In other news, a sea lice outbreak on an Icelandic salmon farm has been labelled as an “animal welfare disaster” by a vet, who was reacting to images of “severely diseased, dead and dying salmon” obtained by the Guardian.
A drone investigation by animal advocacy group Mercy For Animals has found that drinking water in parts of Wisconsin has traces of nitrates and E. coli, as a result of manure from dairy cow farms seeping into the water supply of the nearby residential areas.
It’s probably a good thing then that plant-based dairy holds the highest market share for vegan food, according to a new report by Research and Markets. But egg alternatives are set to have the highest growth rate per year.
Policy and manufacturing
Staying in the alt-dairy realm, Chinese fermentation startup Changing Bio has raised the largest alt-protein investment in the country this year with a 104M RMB ($14.2M) Series A+ round, following its record-breaking $22M Series A fundraiser last year. Its microbial yeast protein was featured in a whipping cream and parmesan powder unveiled earlier this year.
Meanwhiel, food giant Danone has put a €2 price cap on the price of its Alpro oat and almond milks in Belgium, which means a price cut of 20-40% depending on the retailer.
In neighbouring Netherlands, the municipalities of Bloemendaal and Utrecht have voted to ban meat and dairy advertising in public spaces like billboards, posters, and other ad spots. The ban also includes fossil fuel-dependent products.
Speaking of ads, US sustainability campaigner Changing Markets Foundation commissioned ad agency Nice and Serious to design a marketing campaign calling out Nestlé’s lack of methane commitments. No newspaper approached wanted to run it, so maybe social media could help?
Meanwhile, Sweden’s Veg of Lund – maker of DUG potato milk – has filed for a patent in the country for plant-based red and white meat, which could add to its current patents for milk in Europe, US and Canada, and smoothies, ice cream and cream in its home nation.
Elsewhere, Taiwan’s Food Industry Research and Development Institute has opened a Plant Milk Research and Development Center to develop alt-milk products with drinks brand Ah Zh Wei. It is supported by the Ministry of Economic Affairs, which is already working on vegan meat alternatives.
In sadder news, US plant-based dairy pioneer Miyoko’s Creamery has closed its Petaluma, Sonoma County factory headquarters and switched to a co-manufacturer, a move that has seen between 40 to 50 employees lose their jobs.
Fellow US company Atlantic Fish Co., which makes cultivated seafood focused on overfished species, has been awarded a Small Business Research loan by the North Carolina Biotechnology Center.
Also in the US, meat giant Tyson Foods has recalled nearly 30,000 lbs of its dino chicken nuggets due to fears of contamination with metal pieces. The USDA says there has been one minor oral injury associated with the consumption of Tyson’s nuggets.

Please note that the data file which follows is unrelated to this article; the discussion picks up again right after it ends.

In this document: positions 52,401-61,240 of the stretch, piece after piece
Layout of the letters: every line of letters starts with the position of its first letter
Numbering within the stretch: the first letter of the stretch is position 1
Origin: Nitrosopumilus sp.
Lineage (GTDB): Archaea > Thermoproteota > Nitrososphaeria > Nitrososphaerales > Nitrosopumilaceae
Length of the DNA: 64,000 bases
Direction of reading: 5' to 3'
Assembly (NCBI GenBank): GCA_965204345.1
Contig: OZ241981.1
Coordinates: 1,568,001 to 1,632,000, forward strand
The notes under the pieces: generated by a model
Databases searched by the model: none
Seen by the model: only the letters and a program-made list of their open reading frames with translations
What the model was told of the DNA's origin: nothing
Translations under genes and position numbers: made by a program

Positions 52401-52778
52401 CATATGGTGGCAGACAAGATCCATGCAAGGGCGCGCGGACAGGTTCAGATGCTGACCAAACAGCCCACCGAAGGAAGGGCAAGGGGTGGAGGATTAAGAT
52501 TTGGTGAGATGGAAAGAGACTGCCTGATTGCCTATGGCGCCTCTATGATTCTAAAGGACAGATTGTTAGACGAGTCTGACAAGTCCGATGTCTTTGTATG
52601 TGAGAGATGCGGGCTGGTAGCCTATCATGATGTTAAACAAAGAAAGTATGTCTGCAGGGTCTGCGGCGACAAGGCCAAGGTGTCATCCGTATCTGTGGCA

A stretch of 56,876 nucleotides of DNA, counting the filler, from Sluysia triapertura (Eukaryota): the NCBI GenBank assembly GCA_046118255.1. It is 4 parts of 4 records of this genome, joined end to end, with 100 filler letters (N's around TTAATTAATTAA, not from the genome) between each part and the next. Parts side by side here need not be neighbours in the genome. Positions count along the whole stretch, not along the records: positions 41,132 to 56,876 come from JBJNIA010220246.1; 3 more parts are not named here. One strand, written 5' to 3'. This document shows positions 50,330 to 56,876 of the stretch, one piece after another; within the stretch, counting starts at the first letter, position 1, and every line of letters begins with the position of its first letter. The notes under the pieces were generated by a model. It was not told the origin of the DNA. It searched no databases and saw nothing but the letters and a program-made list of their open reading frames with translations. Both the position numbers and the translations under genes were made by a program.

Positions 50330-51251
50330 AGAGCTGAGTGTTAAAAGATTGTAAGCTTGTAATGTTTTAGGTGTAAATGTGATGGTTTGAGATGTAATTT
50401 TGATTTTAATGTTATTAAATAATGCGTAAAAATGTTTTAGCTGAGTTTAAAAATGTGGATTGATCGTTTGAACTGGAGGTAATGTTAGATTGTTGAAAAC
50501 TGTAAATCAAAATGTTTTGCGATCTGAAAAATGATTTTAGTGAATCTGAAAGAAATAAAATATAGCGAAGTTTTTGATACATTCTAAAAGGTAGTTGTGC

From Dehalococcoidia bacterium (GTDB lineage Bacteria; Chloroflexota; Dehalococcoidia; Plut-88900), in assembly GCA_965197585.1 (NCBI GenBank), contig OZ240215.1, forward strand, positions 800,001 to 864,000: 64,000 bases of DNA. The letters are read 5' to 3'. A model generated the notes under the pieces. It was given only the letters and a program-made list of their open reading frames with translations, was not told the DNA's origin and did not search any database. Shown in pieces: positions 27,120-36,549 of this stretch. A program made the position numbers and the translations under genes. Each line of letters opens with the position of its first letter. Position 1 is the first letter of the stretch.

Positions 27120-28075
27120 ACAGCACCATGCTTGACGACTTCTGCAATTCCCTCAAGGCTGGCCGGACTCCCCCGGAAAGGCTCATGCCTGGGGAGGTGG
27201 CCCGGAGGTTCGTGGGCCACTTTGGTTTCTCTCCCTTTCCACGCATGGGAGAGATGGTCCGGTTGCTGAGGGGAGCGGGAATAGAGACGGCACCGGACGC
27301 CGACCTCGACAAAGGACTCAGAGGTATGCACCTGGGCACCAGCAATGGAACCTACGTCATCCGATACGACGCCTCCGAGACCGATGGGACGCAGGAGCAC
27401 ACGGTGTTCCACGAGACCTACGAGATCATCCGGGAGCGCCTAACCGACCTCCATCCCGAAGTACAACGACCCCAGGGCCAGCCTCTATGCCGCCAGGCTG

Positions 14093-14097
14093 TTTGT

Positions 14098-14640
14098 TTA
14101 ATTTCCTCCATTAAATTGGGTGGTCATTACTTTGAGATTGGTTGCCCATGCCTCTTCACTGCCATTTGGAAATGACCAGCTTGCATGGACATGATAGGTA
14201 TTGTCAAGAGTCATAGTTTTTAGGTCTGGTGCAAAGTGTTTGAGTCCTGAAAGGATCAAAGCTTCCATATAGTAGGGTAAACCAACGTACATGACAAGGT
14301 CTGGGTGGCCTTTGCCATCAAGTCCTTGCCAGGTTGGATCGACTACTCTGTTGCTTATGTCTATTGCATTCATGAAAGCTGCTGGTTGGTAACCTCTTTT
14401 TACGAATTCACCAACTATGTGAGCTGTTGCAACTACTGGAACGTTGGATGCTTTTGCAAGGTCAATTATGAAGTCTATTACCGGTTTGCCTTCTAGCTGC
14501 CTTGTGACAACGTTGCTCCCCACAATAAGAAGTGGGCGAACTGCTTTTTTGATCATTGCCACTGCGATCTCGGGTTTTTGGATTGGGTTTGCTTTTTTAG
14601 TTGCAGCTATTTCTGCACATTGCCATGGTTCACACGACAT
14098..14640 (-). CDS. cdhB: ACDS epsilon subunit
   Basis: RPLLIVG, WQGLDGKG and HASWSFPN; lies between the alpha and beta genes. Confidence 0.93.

ADM has partnered with climate tech startup Solugen to improve the production of plant-based organic acids. To do so, ADM will build a 500,000 ft manufacturing facility adjacent to its corn complex to scale up Solugen’s unique chemoenzymatic process.
And in the EU, the think tank EIT Food has released policy recommendations for protein diversification for a healthier and more sustainable food system that’s less reliant on animal agriculture.
Media and awards
Still waiting for your favourite podcasts to release their new episode? Add another to your list. VegTech Invest has launched an Upside & Impact, a twice-monthly impact investment podcast available on the NYSE’s website ETF Central.
Weeks after the launch of a cultured meat book, there’s another one. Cultivated Meat to Secure Our Future – edited by animal rights advocates Michel Vandenbosch and Philip Lymbery, with a foreword from KindEarth.Tech co-founder Ira van Eelen, daughter of cultured meat pioneer Willem van Eelen – features essays celebrating the progress and discussing the challenges facing the industry.
Speaking of which, South Africa’s Newform Foods (formerly Mzansi Meat) was named a regional winner and overall runner-up in the Green Tech category at the Global Startup Awards Africa in Addis Ababa.
Australian plant-based meat company v2food, meanwhile, won an InnovationAus 2023 Award for Excellence in the Food and Agritech category for its meat alternative. The startup exhibited its bleeding burger ingredient at SXSW Sydney last month.
At last week’s Asia-Pacific Agri-Food Innovation Summit, seafood giant Thai Union named UK seaweed startup Oceanium as the winner of its Innovation Challenge to support the SeaChange 2030 Sustainability Strategy.
In more awards news, V-Label announced its 2023 International V-Label Awards winners on World Vegan Day (November 1). These included Heura, TiNDLE, Lidl’s Vemondo, Desserto and Plenty Reasons, among others, in four categories.
Finally, UK vegan dog food brand The Pack has announced that it is now a Certified B Corp, becoming Europe’s first plant-based pet food startup to do so.